Second, the gathering of the maids, on Sundays. In Hong Kong about one in eight households employs a foreign domestic helper, which comes out to about 320 000 people or three percent of the population. These maids, as they are often called since most of them are women, come from less developed countries in south east Asia, generally the Philippines or Indonesia. They live in their employer’s residence and perform various household tasks such as cooking, cleaning or taking care of the children. On Sundays all of them have their one day a week off and since they don’t have any place of their own they gather in various public spaces to hang out with their friends. Public spaces are scarce in Hong Kong but one thing that is available is raised walkways above the busy streets, and on Sundays, these become crowded with Indonesian and Philippino women who sit on picnic blankets eating, drinking and chatting with their friends. So take a Sunday walk along one walkway or another and do a bit of people watching; just remember it’s rude to stare.

On the west end of Hong Kong Island lies Pok Fu Lam Christian Cemetery. Unlike the cemeteries we westerners are used to, this is not a flat field with headstones spaced out among grass and bushes but rather a hillside covered in rows upon rows of graves. The Hong Kongers are packed as closely together in death as they are in life. There is a photo of the deceased on pretty much every headstone and on every grave is one or sometimes two stone urns that have been turned on their side for some reason. The most fascinating thing about it is the sheer amount of graves and that they cover the entire hillside.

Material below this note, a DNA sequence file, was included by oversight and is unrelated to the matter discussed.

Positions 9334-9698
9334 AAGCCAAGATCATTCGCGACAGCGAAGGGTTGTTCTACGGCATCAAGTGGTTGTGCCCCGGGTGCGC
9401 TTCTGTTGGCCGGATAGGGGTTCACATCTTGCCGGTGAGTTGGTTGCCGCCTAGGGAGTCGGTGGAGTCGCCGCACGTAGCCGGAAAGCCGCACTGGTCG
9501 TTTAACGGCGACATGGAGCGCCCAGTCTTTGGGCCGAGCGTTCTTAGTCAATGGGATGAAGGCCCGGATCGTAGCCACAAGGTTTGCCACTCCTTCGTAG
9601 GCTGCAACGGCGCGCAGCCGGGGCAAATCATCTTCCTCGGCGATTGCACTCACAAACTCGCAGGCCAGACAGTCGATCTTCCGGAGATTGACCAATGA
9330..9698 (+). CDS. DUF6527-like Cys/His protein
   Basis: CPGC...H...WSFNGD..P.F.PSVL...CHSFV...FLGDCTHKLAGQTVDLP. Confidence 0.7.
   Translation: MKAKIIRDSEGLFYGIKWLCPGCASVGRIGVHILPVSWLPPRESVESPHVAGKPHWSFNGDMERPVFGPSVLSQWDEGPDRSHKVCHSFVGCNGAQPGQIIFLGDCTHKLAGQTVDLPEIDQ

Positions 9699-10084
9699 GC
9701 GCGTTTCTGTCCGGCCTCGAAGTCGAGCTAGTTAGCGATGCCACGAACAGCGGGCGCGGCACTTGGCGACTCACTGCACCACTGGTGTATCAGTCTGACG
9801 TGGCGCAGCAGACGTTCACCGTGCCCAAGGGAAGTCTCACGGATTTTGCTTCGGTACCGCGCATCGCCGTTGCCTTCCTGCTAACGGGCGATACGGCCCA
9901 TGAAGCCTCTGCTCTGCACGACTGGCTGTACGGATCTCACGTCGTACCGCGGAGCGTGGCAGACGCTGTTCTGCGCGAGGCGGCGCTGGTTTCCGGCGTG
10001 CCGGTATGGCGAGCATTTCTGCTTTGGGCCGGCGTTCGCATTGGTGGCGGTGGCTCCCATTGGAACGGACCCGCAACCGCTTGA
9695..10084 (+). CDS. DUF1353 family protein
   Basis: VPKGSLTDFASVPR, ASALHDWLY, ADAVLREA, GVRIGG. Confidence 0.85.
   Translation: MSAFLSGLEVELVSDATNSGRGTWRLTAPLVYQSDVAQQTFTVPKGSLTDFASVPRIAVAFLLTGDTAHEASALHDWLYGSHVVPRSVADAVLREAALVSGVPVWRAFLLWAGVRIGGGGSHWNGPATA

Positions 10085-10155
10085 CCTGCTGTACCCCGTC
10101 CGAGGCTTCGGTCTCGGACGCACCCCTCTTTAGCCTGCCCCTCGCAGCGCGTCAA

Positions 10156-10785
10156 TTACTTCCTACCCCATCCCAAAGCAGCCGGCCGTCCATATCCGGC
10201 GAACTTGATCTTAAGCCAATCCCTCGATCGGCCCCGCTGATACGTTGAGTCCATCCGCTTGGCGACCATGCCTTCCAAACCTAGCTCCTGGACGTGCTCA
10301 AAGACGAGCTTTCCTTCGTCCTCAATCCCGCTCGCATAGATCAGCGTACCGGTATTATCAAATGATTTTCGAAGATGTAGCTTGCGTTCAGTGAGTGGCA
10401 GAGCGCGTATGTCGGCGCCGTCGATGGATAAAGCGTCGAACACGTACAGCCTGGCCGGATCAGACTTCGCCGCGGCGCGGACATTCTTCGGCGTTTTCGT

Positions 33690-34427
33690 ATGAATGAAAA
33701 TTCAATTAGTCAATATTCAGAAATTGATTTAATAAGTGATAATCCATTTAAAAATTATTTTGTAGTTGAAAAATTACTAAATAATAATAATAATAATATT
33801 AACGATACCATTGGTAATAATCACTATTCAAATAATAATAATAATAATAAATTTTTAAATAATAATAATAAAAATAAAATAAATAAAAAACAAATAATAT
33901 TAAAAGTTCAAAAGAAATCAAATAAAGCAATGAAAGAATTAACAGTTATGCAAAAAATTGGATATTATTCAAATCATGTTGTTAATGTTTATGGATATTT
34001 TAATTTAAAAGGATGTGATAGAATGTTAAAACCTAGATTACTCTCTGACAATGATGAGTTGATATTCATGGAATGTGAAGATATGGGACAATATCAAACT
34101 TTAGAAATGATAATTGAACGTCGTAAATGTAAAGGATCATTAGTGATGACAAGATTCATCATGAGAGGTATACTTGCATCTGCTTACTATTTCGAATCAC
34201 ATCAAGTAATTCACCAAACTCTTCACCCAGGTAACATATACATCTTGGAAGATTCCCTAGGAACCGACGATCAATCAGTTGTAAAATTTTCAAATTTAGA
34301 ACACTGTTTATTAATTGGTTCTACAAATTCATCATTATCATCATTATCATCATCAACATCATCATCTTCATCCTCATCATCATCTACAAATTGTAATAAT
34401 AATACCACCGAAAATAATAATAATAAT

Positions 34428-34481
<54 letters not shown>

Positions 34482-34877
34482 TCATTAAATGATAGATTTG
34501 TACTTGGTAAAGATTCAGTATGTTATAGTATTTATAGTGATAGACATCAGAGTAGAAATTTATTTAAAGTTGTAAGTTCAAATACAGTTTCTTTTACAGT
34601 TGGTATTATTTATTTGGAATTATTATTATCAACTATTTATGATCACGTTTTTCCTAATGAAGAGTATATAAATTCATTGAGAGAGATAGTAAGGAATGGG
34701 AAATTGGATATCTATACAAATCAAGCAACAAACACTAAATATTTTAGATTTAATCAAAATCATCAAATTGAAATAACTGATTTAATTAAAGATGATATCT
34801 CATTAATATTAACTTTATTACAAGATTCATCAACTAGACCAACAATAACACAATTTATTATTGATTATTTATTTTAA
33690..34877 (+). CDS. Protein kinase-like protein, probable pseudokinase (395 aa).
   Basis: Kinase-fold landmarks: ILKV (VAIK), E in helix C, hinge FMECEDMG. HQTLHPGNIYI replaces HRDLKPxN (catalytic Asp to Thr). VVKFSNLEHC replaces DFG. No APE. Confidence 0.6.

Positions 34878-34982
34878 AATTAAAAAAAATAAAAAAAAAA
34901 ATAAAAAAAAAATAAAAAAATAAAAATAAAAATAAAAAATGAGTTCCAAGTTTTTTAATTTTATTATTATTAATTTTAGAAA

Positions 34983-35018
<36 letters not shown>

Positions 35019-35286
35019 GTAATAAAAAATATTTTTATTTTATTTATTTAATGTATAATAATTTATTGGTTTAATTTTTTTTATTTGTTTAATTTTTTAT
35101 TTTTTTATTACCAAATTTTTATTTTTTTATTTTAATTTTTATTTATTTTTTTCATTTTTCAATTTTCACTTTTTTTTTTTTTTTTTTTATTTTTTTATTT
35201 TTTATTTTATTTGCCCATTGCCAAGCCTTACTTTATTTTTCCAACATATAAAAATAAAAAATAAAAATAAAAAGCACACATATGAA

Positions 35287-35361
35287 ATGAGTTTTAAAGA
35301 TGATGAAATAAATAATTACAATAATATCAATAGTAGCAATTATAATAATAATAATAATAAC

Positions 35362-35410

The most well known parts of Hong Kong are Kowloon and Hong Kong Island but the country is actually much bigger than that. The less visited parts of the country include a number of islands, the most famous of which is Lantau which is where the Disney land resort and the airport are located. The road out to Lantau goes over a series of big bridges and just under one such bridge, mostly unnoticed by travelers, lies a small island called Ma Wan. On the western side of the island, just a stone’s throw from the bridge pillars, lies Ma Wan Fishing village. The residents of this little town were evicted by the government some years ago and it has been abandoned since then. The government has put up fences around the houses to prevent people from going in and even if you could hop the fence, some of the houses are occupied by squatters so exploration is sadly limited. You can however walk around and see the houses from the outside so it’s not all bad. When we were there we also found a few houses where the locks on the gates had been cut or the fence only blocked the front, so we could climb in through the windows facing the little back alleys. Being able to actually explore a bit made the visit much more fun. Unfortunately there is quite a lot of graffiti in those houses that are easy to get in to. That’s understandable since the place is relatively well known, but it’s a pity because it destroys some of that special feeling I get from abandoned places.

It’s not the most interesting urban exploration site I’ve been to but it’s worth a visit if you’re in Hong Kong and like that sort of thing. Note that it should be possible to go there by public transport but we never found the correct bus stop so we ended up taking a taxi.


The big abandoned fishing village collage

That’s it for this trip. It feels like every time I come back to Hong Kong I will discover some new place which is worth visiting. However I really do think this will be the last time I go there for the foreseeable future.